Puppet Masters
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Bomb

False flag? At least 45 killed, about 150 injured in twin blasts in Pakistan

© Reuters / Akhtar Soomro
Firefighters spray water to control a fire in a building after a bomb blast in a residential area in Karachi March 3, 2013.
Twin explosions killed at least 45 people and wounded more than 150 in a Shiite Muslim area of Karachi in southern Pakistan, officials said. Nearby apartment buildings caught fire in the bombing.

The cause of the first blast was a remote-detonated improvised explosive device strapped to a motorcycle at the entrance of Abbas Town, following which a CNG cylinder of a car exploded a few minutes later, the Pakistani based newspaper News International reports.

A suicide bomber is suspected to be behind the attack, Reuters quotes police Inspector General Fayyaz Leghari.

"There were two blasts but it was not clear whether the second was also a bomb", Leghari said.

The first explosion was so powerful that it blew off the facades of several flats facing the explosion. Window panes of most surrounding buildings were smashed, even some doors came off hinges, witnesses told the News International newspaper.
Hourglass

Live China TV coverage of executions raises outcry

china executions
© Wang Shen / New China News Agency
Naw Kham, a drug gang leader from Myanmar, is led to the chamber in Yunnan province where he and three others were executed Friday. The last moments before they received lethal injections were broadcast live on Chinese state TV.
Chinese state TV broadcasts live images of four condemned killers shortly before they are executed. Human rights lawyers and others express outrage at the unprecedented coverage.

Beijng- It was reality television in the extreme.

Chinese state television Friday broadcast live images of the last moments of four foreign drug traffickers who were about to be executed for the 2011 killings of 13 Chinese fishermen on the Mekong River. Although the cameras pulled away before the lethal injections, the coverage was unprecedented, unleashing a storm of criticism and debate about the death penalty.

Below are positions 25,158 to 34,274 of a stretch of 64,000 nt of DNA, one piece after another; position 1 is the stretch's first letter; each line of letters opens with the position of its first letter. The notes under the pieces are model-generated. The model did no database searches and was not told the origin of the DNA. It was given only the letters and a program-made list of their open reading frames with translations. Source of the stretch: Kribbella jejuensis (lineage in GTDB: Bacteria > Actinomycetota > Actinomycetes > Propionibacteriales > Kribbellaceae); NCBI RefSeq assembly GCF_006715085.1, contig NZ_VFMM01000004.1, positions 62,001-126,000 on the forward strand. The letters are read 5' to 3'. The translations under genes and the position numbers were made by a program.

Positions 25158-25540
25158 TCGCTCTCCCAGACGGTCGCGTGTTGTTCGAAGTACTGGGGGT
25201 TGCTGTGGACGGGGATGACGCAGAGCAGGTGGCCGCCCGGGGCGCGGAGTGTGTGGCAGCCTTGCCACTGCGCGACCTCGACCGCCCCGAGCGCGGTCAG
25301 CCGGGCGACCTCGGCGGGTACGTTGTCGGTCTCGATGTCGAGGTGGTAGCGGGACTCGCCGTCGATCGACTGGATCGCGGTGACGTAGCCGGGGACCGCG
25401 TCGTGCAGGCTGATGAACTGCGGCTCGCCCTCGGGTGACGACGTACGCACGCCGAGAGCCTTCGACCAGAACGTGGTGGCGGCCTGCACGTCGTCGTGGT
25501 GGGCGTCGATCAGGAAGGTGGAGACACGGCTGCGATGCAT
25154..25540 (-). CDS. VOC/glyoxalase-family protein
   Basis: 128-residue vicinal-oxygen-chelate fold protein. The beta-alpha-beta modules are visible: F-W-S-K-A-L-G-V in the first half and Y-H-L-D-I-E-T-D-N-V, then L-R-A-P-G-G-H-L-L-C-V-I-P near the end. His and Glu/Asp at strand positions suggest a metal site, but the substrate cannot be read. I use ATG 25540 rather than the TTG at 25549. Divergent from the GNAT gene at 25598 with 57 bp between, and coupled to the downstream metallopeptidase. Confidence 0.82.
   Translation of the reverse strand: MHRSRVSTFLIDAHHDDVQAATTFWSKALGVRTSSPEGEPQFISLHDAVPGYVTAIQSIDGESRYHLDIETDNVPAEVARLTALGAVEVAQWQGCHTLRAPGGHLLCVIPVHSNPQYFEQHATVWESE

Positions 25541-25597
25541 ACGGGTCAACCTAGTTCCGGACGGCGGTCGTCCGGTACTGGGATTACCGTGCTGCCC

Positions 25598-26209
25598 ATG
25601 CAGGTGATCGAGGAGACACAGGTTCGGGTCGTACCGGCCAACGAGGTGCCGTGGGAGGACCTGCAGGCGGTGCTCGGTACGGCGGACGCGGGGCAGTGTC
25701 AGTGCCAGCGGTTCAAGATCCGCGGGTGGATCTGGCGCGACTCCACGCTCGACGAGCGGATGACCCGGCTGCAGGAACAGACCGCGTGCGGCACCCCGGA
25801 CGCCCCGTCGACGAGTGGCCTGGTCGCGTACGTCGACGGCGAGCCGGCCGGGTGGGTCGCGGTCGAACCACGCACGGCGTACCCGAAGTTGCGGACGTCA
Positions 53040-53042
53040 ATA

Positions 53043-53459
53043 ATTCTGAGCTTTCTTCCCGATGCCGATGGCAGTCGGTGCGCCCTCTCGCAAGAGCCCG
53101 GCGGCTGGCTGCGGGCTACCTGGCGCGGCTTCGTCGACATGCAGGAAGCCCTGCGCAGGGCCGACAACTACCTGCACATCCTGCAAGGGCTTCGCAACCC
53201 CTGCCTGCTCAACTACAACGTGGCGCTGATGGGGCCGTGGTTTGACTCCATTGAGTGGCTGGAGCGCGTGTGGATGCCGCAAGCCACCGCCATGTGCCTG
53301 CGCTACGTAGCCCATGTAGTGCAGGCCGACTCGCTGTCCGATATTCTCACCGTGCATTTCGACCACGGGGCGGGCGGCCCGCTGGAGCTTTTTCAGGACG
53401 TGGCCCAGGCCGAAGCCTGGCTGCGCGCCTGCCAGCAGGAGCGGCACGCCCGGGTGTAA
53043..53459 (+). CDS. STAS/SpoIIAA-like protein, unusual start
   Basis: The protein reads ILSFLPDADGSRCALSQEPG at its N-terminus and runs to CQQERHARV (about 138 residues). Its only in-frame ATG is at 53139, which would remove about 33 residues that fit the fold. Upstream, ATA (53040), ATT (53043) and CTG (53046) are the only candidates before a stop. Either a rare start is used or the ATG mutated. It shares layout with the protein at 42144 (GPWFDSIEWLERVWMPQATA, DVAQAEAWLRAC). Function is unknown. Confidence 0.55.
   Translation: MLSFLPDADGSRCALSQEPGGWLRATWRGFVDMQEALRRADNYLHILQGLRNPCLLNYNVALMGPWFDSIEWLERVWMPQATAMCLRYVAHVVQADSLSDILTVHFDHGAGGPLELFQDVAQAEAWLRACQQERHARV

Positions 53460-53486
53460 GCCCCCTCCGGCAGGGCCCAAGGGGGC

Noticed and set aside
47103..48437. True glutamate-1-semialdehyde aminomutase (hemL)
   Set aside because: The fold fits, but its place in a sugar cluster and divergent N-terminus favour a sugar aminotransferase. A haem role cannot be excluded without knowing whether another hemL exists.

Psychologists decried the coverage as distressing to children. Lawyers complained that it violated a clause in the criminal code against parading the condemned before execution.

"This carnival on CCTV was a violation not only of ethics, but of the criminal code regulations that the death penalty not be carried out in public," wrote human rights lawyer Liu Xiaoyuan on a microblog. Many others, however, applauded the execution of the four drug traffickers for unusually heinous slayings that had galvanized the public.

The execution coverage appeared to a large extent intended to illustrate China's rising power to both the domestic and foreign public. The drug traffickers had been captured in Laos after an extensive manhunt that some commentators likened to the U.S. search for Al Qaeda leader Osama bin Laden, who was killed in Pakistan in 2011 by U.S. forces.

China executes about 4,000 people each year, more than all other countries in the world combined, although the numbers and the crimes carrying the death penalty are gradually being reduced.
Eye 1

Seattle becomes next city to use crime prediction software

crime prediction technology
© Seattle PI
Seattle Police will now use crime prediction technology
Seattle has become the next city to start using crime prediction software. Mayor Mike McGinn and Police Chief John Diaz announced that two precincts in the Southwest and East will begin using the software known as PREDPOL, short for "predictive policing."

"The predictive policing software is estimated to be twice as effective as a human data analyst working from the same information. It's all part of our effort to build an agile, flexible and innovative police department that provides the best service possible to the public," said Diaz.

The program consists of a mathematical algorithm similar to the one used in earthquake prediction. Sociological informaton about criminal behavior and five years' worth of past crime data is compiled to predict when and where a future crime will likely take place, down to a 500-square-foot area.

"This technology will allow us to be proactive rather than reactive in responding to crime; this investment, along with our existing hot spot policing work, will help us to fulfill the commitments we made in the '20/20' plan to use data in deploying our officers to make our streets safer," said McGinn during a recent news conference.

As soon as April, police plan to roll out the software to every precinct in the city. Civil liberties advocates have already questioned if the software has the ability to collect data on specific individuals.
Stock Down

The missing recovery

Officially, since June 2009 the US economy has been undergoing an economic recovery from the December 2007 recession. But where is this recovery? I cannot find it, and neither can millions of unemployed Americans.